Any motor vehicle accident can have tragic results; however, a collision with a tractor-trailer or other large truck is more likely than most to cause serious injuries to the occupants of the vehicles involved in the crash. With this in mind, the United States federal government heavily regulates the trucking industry. If you are injured in a trucking accident it may be helpful to your lawsuit to know if the truck involved in the accident was in violation of any of these trucking rules and regulations.
In the U.S., the Federal Motor Carrier Administration, or FMCA, is responsible for making safety rules and regulations that apply to large trucks and busses and enforcing those rules. As part of the Department of Transportation, the FMSA, works hard to try and keep America’s roadways as safe as possible for those who travel those roads. FMCA rules and regulations are voluminous and cover everything from required safety inspections to eligibility to hold a commercial driver’s license to Hours of Service rules that dictate how long a truck driver is allowed to remain behind the wheel without a rest period. To stay in business, trucking companies must abide by the FMCA rules. Likewise, to hold a commercial driver’s license, or CDL, a driver must also abide by the rules. A driver and/or trucking company found to be in violation of the FMCA rules and regulations faces anything from a fine to being taken out of commission.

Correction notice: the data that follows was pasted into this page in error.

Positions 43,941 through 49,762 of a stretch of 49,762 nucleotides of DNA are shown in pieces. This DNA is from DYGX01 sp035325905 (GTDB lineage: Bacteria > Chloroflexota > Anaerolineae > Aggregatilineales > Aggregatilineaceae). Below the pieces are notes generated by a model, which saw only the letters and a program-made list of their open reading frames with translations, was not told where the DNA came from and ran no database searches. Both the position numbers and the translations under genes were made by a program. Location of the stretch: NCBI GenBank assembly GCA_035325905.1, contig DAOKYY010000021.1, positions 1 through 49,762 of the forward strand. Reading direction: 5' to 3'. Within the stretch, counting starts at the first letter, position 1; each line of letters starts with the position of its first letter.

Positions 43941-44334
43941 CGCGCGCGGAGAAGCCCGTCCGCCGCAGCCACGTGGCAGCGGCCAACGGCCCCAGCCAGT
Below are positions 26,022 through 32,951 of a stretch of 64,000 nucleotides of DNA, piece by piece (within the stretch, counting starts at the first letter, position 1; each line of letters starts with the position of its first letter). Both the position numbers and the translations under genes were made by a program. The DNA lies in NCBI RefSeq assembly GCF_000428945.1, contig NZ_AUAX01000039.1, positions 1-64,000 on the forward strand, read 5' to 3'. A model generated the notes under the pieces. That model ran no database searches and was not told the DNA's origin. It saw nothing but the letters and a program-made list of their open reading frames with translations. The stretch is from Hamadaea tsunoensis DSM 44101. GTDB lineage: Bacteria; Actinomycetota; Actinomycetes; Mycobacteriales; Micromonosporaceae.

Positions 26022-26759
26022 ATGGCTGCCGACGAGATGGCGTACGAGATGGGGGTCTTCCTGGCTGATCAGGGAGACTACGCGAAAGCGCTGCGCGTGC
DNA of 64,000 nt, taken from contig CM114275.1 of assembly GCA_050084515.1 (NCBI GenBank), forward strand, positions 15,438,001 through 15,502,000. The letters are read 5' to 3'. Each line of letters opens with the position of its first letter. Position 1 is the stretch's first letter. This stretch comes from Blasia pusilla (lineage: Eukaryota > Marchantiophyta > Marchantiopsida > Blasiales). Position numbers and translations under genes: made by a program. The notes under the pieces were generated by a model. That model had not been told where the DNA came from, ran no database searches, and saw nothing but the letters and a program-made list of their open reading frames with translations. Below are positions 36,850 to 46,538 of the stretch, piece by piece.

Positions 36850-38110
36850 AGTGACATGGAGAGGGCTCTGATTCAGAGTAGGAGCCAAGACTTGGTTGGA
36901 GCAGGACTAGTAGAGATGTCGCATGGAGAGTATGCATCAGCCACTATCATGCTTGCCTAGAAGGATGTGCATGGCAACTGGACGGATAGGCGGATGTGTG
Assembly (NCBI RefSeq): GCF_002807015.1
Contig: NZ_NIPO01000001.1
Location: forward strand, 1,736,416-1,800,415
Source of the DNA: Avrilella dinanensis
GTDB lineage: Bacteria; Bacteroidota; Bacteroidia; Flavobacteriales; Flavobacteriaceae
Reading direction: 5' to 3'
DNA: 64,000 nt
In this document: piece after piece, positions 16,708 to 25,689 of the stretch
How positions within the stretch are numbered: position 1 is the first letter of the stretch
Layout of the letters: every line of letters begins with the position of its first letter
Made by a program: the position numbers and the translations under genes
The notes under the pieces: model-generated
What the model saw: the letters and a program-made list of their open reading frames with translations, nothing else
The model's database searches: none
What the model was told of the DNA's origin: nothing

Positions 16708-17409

When a tractor-trailer is involved in an accident, negligence, or fault, must be determined. Not all accidents involving a large truck are caused by the driver of the truck. For an injured motorist or passenger to be entitled to compensation after a trucking accident though, the injured party must prove that someone else caused, or contributed to, the accident. Violating a federal safety rule does not alone prove that a truck driver or trucking company was at fault in an accident; however, it is often an indicator of negligence, or fault, in an accident. For example, if the truck driver was in violation of the “Hours of Service” rules it could indicate that the driver was driving drowsy, a common contributing factor in trucking accidents.
If you suffered injuries in a Michigan trucking accident and you believe the truck was at fault in the accident, contact an experienced Michigan trucking accident attorney right away.